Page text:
But not in France, at least until the king died of smallpox.

One should note that this was very dangerous: before Jenner discovered the mild cowpox could give immunity, they used pus from mild cases of actual smallpox, which not only made you sick but could spread to those around you.

 The milliners of Paris, attuned to current events that could be translated into quick profits, commemorated the momentous event with an allegorical headdress dubbed the pouf à l’inoculation. Perched atop a woman’s powdered and pomaded coiffure, it depicted the serpent of Asclepius, representing medicine; a club, representing conquest; a rising sun, representing the king; and a flowering olive branch, symbolizing the peace and joy resulting from the royal inoculation. In commemorating the royal inoculation, the milliners and their female clients helped to publicize it, and the practice—like the pouf—instantly became all the rage.

headsup TeaAtTrianon

the story of Washington's order to innoculate soldiers HERE.

most colonials were not immune, but most European adults were.

One reason Canada is not part of the US is because of smallpox, which wiped out the US invasion force.

Sunday, February 22, 2015

Family news

Lolo is stable.

Chano is busy fixing up the house (including tiling the kitchen). Lolo will have a big 90th birthday party in March so we want to fix things up: After the typhoon left us broke last year, we stopped repairs for a year, and now have gotten around to fixing things that need fixing.

Everything else is okay.

Saturday, February 21, 2015

Friday, February 20, 2015

Stuff around the web (For Later reading)

latest LOTR game includes the character Celebrimbor.


Rosetta makes a closer fly by of the comet.


NM (Dem) state senator wants to sell Spaceport because it costs too much. Another (Dem) State Senator objects and remembers a similar decision about another start up company: Microsoft.


WAPO writes about Rick Santorum and his book about his handicapped daughter Bella.


Sad Puppies vs Hugo.


The mysterious Bronze age Irish mini-mounds.

Cookhouses? Saunas? Used to brew ale?

Thursday, February 19, 2015

Factoid of the day

From Harappa's facebook page:

The boat has a sharply upturned prow and stern, a feature which is present in nearly all archaic representations of boats; for example, the same boat appears in early Minoan seals, on the Predynastic pottery of Egypt, and on the cylinder seals of Sumer...It will be noticed that this boat is shown as lashed together at both bow and stern, indicating perhaps that it was made of reeds like the primitive boats of Egypt and the craft that were used in the swamps of southern Babylonia. The absence of a mast suggests that this boat was used only for river work, as are some of the wooden boats on the Indus at the present day; though the modern boats have a less acutely upturned prow and stern, they usually have a similar cabin-like erection in the middle, sometimes constructed of wood and sometimes of reeds. The boats of today are chiefly used for fishing and are either rowed or punted against the stream.This seal is invaluable in indicating a type of vessel that was in use in ancient Sindh.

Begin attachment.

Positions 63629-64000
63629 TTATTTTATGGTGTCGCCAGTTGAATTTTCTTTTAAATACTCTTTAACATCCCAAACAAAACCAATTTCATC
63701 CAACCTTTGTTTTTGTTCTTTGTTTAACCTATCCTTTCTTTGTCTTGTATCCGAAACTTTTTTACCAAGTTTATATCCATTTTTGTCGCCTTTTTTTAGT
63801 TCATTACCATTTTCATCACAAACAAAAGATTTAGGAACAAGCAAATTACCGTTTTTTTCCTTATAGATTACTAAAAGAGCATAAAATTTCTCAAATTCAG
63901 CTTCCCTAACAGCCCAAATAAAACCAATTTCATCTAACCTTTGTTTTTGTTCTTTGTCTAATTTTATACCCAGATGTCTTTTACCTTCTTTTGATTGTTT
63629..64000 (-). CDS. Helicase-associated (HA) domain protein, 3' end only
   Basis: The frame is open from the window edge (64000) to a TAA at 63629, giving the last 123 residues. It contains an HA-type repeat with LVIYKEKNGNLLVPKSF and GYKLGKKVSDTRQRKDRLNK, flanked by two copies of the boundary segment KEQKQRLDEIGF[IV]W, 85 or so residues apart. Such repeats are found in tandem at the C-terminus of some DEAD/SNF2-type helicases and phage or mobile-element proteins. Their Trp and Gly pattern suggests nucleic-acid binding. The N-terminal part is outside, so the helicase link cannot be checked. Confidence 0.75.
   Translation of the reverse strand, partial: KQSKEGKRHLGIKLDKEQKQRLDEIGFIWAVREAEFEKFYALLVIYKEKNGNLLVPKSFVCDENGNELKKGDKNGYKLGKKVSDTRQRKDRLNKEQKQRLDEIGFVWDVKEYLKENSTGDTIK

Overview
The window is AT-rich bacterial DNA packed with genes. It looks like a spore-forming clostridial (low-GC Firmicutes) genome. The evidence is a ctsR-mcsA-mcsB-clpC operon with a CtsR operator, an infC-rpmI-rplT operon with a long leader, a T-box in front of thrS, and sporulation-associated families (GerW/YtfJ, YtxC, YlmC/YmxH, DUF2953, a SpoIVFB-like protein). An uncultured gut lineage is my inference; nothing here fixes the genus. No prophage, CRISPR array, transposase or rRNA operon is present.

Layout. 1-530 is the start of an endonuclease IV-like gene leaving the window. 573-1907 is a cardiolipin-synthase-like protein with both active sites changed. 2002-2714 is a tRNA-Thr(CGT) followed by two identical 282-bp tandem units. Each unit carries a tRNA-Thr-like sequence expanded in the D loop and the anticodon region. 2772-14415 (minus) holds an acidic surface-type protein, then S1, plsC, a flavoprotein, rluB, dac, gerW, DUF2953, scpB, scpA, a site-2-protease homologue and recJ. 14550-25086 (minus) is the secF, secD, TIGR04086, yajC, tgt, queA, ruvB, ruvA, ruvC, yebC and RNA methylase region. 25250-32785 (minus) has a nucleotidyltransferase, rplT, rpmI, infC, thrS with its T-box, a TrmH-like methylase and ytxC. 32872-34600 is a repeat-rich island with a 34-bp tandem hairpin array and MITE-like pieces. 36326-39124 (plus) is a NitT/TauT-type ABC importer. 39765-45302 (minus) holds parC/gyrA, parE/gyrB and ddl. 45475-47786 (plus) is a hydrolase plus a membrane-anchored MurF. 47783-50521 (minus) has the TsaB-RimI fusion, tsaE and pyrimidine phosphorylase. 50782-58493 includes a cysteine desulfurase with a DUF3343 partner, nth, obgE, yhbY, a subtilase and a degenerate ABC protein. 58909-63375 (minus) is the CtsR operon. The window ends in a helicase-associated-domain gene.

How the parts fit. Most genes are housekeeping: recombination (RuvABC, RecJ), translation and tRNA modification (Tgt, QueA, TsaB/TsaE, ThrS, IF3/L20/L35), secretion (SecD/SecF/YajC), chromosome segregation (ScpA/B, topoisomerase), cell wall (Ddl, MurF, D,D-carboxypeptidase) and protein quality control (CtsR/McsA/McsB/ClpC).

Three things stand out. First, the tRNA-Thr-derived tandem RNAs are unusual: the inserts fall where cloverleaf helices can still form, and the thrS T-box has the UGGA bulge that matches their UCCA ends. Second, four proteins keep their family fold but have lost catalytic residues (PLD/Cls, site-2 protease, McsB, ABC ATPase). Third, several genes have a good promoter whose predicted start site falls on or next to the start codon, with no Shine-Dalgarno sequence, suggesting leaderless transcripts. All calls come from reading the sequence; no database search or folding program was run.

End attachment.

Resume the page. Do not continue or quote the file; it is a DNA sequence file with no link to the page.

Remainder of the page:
In these treeless areas, reed were used.

and they appear similar to the reed boats of Lake Tinicaca in south America.


But the design reminded me of the boats painted on the wall of Thera. 

Minoan Miniature Frieze Admirals Flotilla Fresco Shipping Scene
Late Bronze Age (LBA), Neo-Palatial Period
Akrotiri, Santorini (Thera), Greece. 

These were made of hewn wood...

They were constructed by first chopping down a single tall Cypress tree and stripping off its branches.... A team of men carved it with their sharp bronze axes and saws; shaping it to nearly its final form. The upward sloping curves of the bow and stern were bent into shape using heat and steam. After the keel attained its final shape, a long cleanly sawn plank of Cypress was ‘edge-joined’ to each side of it. They chiseled out deep rectangular matching slots (mortises) along the length of the keel and the length of one of the edges of the plank. Flat rectangular pieces of wood (tenons or tongues) were cut to fit snugly into the matching slots. When the plank fit onto the tenons sticking out of the slots in the keel, the joins were filled with a mixture of resins. 

presumably the designs were adapted to local materials.